by Brian Pretti CFA, Contrary Investor. , 2008
Yeah, that's really the story. And I'm not so sure it’s even that, especially set against the context of an economy very heavily dependent on personal consumption expenditures in terms of GDP growth. I thought it a bit amusing this week to see the media pundit’s credit "better than expected retail sales" for the rally in equity market averages mid-week. C'mon, it had nothing to do with the retail sales number as, of course, it was an options expiration week. Not even a mention of that fact at all in the press, which would have been much closer to the truth than not. But since the number hit the Street and was supposedly better than it could have been, it’s time for a quick reality check in the land of retail sales trends. Why now? Because I'm seeing a few trends in subcomponents of the retail sales report we have not seen since the last recession. And this was what investors were apparently celebrating Wednesday? Any rationale for a frat party, right?
To the point, have a look at the as of January year over year trends in the components of the retail sales report. They tell one big story.
|Component of Retail Sales||Year/Year Change|
|Motor Vehicles and Parts||(0.1)|
|Furniture and Home Furnishings||(4.3)|
|Electronics and Appliances||(1.6)|
|Food and Beverage||5.7|
|Food Services and Dining Establishments||4.4|
The first and most simple observation is that strength was seen in the essentials, if you will, as opposed to the discretionary components of retail sales in total. This is not a picture of a US consumer spending wildly on discretionary items. Far from it. The year over year drop in furniture/home furnishings sales as of January, although not hard to understand at all in light of conditions in the residential housing sector, was the largest year over year decline seen since the last recession. Same deal goes for electronics and appliance sales. Building materials sales, although not too nice at all year over year, are simply self-explanatory. Finally, the retail clothing sales number was the worst year over year decline seen since April of 2003. If you ask me, this report speaks to a noticeably weakening US consumer. Hardly a picture of the character of consumption over which investors would cheer. And lest you think these are one off numbers or specific to the calendar rhythm of January results, that's not the case at all. Many of these components of retails sales have been in annual rate of change decline for many months now. These are trends, and they are deteriorating as of January. Of course the standout number in this report is the jump in year over year gasoline sales. If that's what's supporting the headline retail sales number (which it was), we've got a problem. The last time I checked, rising gasoline prices are inflation in action. So, at least in January, headline retail sales strength was driven by energy price inflation. That's great news, isn't it?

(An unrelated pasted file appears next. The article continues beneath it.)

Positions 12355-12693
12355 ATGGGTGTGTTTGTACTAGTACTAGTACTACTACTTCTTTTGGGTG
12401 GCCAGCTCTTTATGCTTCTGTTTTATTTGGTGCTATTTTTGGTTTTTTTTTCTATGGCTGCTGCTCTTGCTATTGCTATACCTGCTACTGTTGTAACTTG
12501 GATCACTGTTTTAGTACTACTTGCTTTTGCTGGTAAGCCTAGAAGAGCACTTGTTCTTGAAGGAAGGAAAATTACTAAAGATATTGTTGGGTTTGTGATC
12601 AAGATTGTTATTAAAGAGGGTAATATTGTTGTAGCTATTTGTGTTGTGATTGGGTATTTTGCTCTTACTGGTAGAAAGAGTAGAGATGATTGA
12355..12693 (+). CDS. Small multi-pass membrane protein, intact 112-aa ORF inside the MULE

On a month over month basis in January, retail sales growth stripped of the influence of auto and gasoline sales was literally flat. I guess that's an improvement from being down, right? As usual, I personally like to look at longer term retail sales trends excluding what are often volatile monthly auto and gasoline sales. And what do we see? The following table documents the year over year growth rate in non-auto and gas retail sales going back to the end of the last recession. Is the trend of the last two years clear enough for you? Of course it is, unless you are employed as a media pundit.
As the history of these numbers shows us, it has been almost five years since we've seen a growth rate level as low as what was reported for January. In order to attempt to get some sense of rhythm in retail stock performance relative to actual retail sales trends, the bottom portion of the chart depicts the S&P retail index over the same period for which non-auto and gas retail sales trends are shown. From a cycle standpoint, retail stocks bottomed along with the year over year trend in non-auto and gas retail sales back in 2003. So as we look ahead, I believe it’s a decent bet to again look for some type of a bottoming in the rate of change in actual retail sales growth at some point to coincide with a trough in the equities that represent the sector. At least as of now, we have no defined bottom (although that will certainly be told in short term hindsight). Picking peaks in retail equities, at least over the prior cycle, was a bit tougher. It was clear that we were experiencing deterioration in the rate of change in actual retail trends long before the equities peaked as a group early last year. Maybe the best I can say is that actual retail trends gave us plenty of warning regarding a peak in retail stocks, although from the summer of 2006 through early 2007 the general equity market rally of that time swept the retailers along with it, regardless of clearly deteriorating fundamentals.